But now we were realizing that this was actually a really important document and that it was going to be sent into the world and read by thousands of people. And that if we let it go into the world written the way it was then it would mean that people like me would shrug this movement off, it would stop people like me and my friends and my community from joining this movement, one that I already felt a part of. So this was urgent. This movement was about to send a document into the world about who and what it was that included a line that erased all power relations and decades of history of oppression. A line that would de-legitimize the movement, this would alienate me and people like me, this would not be able to be something I could get behind. And I was already behind it this movement and somehow I didn’t want to walk away from this. I couldn’t walk away from this.
And that night I was with people who also couldn’t walk away. Our amazing, impromptu, radical South Asian contingency, a contingency which stood out in that crowd for sure, did not back down. We did not back down when we were told the first time that Hena spoke that our concerns could be emailed and didn’t need to be dealt with then, we didn’t back down when we were told that again a second time and we didn’t back down when we were told that to “block” the declaration from going forward was a serious serious thing to do. When we threatened that this might mean leaving the movement, being willing to walk away. I knew it was a serious action to take, we all knew it was a serious action to take, and that is why we did it.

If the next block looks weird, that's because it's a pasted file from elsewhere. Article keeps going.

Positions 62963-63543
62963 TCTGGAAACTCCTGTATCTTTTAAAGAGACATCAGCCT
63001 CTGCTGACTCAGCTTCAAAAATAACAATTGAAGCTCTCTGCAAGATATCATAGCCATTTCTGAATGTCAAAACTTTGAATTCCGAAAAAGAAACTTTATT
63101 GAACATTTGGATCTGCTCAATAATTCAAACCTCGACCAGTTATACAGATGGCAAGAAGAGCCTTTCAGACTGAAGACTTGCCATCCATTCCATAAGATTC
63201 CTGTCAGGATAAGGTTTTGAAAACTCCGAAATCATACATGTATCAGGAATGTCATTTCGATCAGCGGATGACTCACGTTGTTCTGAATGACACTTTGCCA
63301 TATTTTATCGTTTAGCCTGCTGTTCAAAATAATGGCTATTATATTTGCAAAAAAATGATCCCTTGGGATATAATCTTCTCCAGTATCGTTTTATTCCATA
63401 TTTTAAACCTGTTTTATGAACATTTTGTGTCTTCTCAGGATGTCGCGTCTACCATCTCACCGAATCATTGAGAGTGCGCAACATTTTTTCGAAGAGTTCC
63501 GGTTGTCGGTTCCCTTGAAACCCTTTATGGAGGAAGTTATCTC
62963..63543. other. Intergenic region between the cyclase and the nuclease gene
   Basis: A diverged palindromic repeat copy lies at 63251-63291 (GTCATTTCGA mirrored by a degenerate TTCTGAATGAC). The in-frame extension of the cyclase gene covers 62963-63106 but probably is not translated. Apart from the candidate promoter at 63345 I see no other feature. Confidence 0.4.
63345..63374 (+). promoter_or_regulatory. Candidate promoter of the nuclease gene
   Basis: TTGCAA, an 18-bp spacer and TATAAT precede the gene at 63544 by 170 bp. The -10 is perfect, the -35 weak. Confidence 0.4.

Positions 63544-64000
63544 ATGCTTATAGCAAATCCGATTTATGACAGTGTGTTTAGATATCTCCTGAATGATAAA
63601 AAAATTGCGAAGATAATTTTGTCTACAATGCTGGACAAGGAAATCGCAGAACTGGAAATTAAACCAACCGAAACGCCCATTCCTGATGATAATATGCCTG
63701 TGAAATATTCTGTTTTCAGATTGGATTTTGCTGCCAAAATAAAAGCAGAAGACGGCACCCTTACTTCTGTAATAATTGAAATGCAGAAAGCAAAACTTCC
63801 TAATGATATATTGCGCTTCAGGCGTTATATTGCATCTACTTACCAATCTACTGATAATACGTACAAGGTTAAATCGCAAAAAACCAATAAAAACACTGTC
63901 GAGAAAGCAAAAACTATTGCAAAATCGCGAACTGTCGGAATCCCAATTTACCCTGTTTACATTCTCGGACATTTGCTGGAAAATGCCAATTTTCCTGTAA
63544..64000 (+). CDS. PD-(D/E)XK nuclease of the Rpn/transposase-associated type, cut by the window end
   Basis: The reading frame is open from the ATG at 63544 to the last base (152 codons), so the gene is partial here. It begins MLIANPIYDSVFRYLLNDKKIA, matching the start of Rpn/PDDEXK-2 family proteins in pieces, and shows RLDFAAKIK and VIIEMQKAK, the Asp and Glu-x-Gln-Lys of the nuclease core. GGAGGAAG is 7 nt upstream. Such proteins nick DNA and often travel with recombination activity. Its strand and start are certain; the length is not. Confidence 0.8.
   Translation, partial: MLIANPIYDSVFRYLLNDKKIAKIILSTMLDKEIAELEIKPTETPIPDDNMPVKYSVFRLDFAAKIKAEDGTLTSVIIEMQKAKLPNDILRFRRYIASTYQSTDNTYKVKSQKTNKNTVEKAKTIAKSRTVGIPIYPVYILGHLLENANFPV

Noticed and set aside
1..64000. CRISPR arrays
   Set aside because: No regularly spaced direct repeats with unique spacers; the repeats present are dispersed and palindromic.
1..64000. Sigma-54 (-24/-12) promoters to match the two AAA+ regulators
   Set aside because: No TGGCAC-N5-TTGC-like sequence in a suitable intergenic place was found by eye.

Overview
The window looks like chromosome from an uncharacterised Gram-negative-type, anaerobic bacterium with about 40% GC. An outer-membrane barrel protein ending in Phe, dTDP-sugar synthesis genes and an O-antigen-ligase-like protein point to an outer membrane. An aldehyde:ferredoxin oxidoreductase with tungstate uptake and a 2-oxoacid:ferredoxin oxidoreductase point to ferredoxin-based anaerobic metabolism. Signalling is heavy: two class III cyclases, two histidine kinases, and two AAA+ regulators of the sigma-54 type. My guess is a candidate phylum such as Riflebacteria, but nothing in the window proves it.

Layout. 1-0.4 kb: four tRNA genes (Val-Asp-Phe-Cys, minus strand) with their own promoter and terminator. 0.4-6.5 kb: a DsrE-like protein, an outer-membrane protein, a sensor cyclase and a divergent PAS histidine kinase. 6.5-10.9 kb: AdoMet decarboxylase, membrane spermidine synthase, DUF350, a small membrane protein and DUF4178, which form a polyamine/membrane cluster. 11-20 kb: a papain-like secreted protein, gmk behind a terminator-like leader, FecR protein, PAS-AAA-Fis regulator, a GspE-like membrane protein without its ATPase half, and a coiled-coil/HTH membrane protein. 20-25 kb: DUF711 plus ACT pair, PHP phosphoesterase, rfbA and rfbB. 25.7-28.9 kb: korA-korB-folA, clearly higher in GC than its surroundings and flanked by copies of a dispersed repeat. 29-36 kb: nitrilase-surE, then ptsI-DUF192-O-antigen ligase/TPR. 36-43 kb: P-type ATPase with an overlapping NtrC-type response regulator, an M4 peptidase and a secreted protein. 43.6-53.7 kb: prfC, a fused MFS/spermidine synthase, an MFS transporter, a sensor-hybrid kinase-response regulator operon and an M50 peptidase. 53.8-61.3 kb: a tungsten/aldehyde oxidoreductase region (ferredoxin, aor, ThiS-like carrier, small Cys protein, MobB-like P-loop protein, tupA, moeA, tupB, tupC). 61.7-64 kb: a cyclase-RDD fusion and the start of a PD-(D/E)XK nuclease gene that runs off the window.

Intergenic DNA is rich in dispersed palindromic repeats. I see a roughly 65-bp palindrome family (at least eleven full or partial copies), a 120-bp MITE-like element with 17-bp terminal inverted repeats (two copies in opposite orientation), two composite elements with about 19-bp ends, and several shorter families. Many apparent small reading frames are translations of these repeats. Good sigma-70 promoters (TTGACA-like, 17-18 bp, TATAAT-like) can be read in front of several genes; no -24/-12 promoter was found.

I have never blocked something before actually. And the only reason I was able to do so was because there were 5 of us standing there and because Hena had already put herself out there and started shouting “mic check” [see here] until they paid attention. And the only reason that I could in that moment was because I felt so urgently that this was something that needed to be said. There is something intense about speaking in front of hundreds of people, but there is something even more intense about speaking in front of hundreds of people with whom you feel aligned and you are saying something that they do not want to hear. And then it is even more intense when that crowd is repeating everything you say– which is the way the General Assemblies or any announcements at Occupy Wall Street work. But hearing yourself in an echo chamber means that you make sure your words mean something because they are being said back to you as you say them.